Why Coffee May Make Your IBS Symptoms Better or Worse

When you see a picture of coffee, do you start thinking about the pleasant aroma and bold flavor? Or, does your mind immediately go to you rushing to the bathroom?

People with IBS can have very different relationships with coffee, depending on the effects they experience when they drink it. Coffee is low FODMAP, so it’s not completely off limits on a low FODMAP diet, but it can either make symptoms much better or much worse for those with IBS. Many people think that coffee is ultimately “bad” for IBS so they eliminate it without actually knowing if it can work for them.

About 26-40% of those with IBS claim coffee as a trigger for diarrhea and stomach pain. Why? The caffeine in coffee stimulates the gut to function more quickly, increasing gut motility. For those with IBS-D, this can be problematic because gut motility is already faster than it should be. This is also problematic for those with IBS who are experiencing anxiety or high levels of stress, because that tends to create a more spasmodic effect for the gut, and caffeine may make that worse. Caffeine can also increase heart rate, which may heighten the stress response, and then causing more symptoms.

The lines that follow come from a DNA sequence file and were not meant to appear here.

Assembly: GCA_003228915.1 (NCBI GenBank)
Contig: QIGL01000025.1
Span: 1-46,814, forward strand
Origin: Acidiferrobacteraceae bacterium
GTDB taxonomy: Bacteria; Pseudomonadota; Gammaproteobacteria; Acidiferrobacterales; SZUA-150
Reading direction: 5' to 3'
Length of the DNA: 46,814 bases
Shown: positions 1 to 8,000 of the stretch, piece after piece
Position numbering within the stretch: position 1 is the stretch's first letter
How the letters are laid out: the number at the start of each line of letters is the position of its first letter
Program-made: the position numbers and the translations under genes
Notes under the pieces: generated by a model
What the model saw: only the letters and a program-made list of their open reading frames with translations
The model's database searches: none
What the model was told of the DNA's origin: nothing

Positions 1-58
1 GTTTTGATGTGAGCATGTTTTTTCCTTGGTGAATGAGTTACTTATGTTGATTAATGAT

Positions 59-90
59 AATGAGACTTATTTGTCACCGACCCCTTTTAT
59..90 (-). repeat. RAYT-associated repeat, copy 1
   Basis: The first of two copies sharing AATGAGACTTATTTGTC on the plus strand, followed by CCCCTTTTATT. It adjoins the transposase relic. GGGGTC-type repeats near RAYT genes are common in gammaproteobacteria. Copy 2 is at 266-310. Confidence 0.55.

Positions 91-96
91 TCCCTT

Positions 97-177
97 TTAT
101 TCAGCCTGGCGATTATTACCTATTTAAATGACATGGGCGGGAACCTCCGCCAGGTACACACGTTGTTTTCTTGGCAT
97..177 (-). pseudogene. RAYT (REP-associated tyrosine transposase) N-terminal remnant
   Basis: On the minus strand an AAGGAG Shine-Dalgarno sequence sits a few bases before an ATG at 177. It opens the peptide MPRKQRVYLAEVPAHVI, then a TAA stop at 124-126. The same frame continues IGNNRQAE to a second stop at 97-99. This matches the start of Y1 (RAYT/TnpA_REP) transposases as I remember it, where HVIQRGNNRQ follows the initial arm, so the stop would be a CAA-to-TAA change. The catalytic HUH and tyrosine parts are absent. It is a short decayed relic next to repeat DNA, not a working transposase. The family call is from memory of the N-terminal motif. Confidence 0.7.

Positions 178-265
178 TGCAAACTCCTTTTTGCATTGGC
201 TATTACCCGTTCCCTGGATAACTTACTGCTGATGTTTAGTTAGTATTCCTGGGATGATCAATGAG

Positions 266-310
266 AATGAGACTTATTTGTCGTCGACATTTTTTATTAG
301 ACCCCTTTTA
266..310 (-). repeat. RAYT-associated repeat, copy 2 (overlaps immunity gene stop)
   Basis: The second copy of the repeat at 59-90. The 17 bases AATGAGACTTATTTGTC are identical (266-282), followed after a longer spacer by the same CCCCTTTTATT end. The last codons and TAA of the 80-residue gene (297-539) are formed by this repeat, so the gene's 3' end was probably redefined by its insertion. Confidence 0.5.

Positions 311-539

For those with IBS-C, the stimulating effect of caffeine from coffee can be helpful to get the bowels moving each morning. There is a limit, though, as too much caffeine can still lead to abdominal cramps, even for those with IBS-C.

So, is coffee “good” or “bad” for IBS? Depends on your symptoms, how much you’re drinking, and when you’re drinking it!

How much should you have?

Before deciding whether or not to have or eliminate coffee for good, take it away for a week or two, then reintroduce it in a small portion. Slowly increase your portion to test your tolerance. If coffee doesn’t seem to trigger your symptoms, then you should be safe to incorporate it into your life.

If you do decide to include coffee, keep your caffeine intake to around 400 mg per day, or less. Most people complain of coffee first because it is highest in caffeine, but other caffeine sources can still become problematic in larger amounts.

Sources of caffeine:

  • 8 oz coffee 95-165 mg

  • 8 oz cold brew 100-150 mg

  • 8 oz decaf coffee 2-5 mg

  • 1 oz espresso 47-64 mg

  • 8 oz black tea 25-48 mg

  • 8 oz green tea 25-29 mg

  • 8 oz soda 24-46 mg

  • 50 g dark chocolate 21 mg

  • Energy drinks (varies by brand)

  • Pre-workout supplements (varies by brand)

What about the acidity of coffee?

A lot of people will say that drinking less acidic coffee, like cold brew, is more tolerable. While the caffeine may be the same, the acidity of the coffee can lead to stomach pain and indigestion. These aren’t necessarily IBS symptoms, but can still be frustrating and uncomfortable. Like you would with caffeine, test your tolerance for the acidity in coffee by taking it away for a while, then introducing a small amount of a less acidic coffee, like 6-8 oz cold brew, then increasing your portion and moving to a more acidic coffee, like a traditionally brewed hot coffee.